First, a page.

It looks like you're using Internet Explorer 11 or older. This website works best with modern browsers such as the latest versions of Chrome, Firefox, Safari, and Edge. If you continue with this browser, you may see unexpected results.
The Real Reason for the Season: The Science behind the Holidays
There are several Winter Holidays celebrated here and around the world. Among them, Hanukkah, Christmas, Yule/Solstice/Midwinter, and Epiphany. One of the common themes running through them all is the Return of the Sun or the Light. From candles to Yule Logs to bonfires to evergreen boughs brought into the home, from ancient times, people have sought the light at the darkest time of the year. But what is the science behind the traditions of our beloved holiday celebrations? We researched some of them and what we found is now on exhibit in our library. Please come and visit us at the Science and Engineering Library, grab a festive holiday button, and find out if Rudolph is real!
The Winter Solstice
"Earth's tilt is the reason for the season. Our planet orbits the sun while tilted at an average of 23.5 degrees, so the Northern and Southern Hemispheres receive unequal amounts of sunlight. This causes both the solstices and the seasons.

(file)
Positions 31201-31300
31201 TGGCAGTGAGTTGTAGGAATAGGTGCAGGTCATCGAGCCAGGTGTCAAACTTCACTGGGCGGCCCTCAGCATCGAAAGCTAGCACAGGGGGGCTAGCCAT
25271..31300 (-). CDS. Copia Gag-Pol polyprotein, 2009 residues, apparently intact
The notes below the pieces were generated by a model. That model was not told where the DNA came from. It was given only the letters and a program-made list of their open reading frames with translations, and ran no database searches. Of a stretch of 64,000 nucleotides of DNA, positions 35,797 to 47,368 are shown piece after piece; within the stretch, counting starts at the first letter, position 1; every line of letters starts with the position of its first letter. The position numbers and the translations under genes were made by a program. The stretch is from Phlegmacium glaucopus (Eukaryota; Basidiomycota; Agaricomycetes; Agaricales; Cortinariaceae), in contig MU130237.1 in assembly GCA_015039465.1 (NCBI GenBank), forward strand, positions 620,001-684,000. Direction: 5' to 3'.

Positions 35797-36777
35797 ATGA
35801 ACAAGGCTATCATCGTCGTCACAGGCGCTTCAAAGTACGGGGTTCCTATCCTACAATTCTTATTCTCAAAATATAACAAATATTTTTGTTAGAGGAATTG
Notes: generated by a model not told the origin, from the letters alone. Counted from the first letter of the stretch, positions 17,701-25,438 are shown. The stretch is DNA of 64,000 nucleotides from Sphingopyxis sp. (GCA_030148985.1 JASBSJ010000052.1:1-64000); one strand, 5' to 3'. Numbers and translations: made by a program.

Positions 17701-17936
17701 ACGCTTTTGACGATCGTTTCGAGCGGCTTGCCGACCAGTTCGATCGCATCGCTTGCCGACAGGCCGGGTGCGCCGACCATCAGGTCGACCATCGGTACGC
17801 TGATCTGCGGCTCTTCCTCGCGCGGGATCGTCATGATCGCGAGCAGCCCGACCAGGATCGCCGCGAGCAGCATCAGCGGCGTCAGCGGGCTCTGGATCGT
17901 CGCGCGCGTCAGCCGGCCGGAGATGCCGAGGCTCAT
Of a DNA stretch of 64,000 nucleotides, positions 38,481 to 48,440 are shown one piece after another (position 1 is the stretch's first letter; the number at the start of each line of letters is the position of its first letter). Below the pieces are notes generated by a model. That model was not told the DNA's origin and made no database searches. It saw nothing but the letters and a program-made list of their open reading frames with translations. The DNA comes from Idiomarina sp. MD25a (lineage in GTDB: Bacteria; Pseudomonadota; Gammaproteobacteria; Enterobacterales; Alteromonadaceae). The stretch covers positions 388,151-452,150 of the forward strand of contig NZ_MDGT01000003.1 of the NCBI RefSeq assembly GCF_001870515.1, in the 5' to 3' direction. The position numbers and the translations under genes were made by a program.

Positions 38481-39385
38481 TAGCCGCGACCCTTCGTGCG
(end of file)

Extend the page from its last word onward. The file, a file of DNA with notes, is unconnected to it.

Each hemisphere's cooler half of the year happens when it's tilted away from the sun, and its winter solstice (December in the north, June in the south) marks the point when that half of the globe is tilted away from the sun at its most extreme angle.
Lack of exposure to the sun's rays makes the winter solstice the darkest day of the year but it's not the coldest. That's still a month or more away, depending on your location, because oceans and landmasses are slow to lose the heat energy they absorbed during the warmer months."
And this year, 2021, the Solstice Sunrise will be live streamed from Newgrange!
"In line with the revised Government Guidelines, Brú na Bóinne Visitor Centre and the site at the Newgrange Monument – though not the passage tomb itself – are currently open to visitors. We will once again live-stream the Winter Solstice on this page at 08:45 UTC on the 20th, 21st and 22nd of December, so make sure to join us to view the spectacular phenomenon and learn some fascinating facts.
"The Winter Solstice is an astronomical phenomenon that marks the shortest day and the longest night of the year. In the Northern Hemisphere, the Winter Solstice occurs on 21st or 22nd of December, when the sun shines directly over the tropic of Capricorn. At sunrise on the shortest day of the year, for 17 minutes, direct sunlight can enter the Newgrange monument, not through the doorway, but through the specially contrived small opening above the entrance known as the ‘roof box’, to illuminate the Chamber."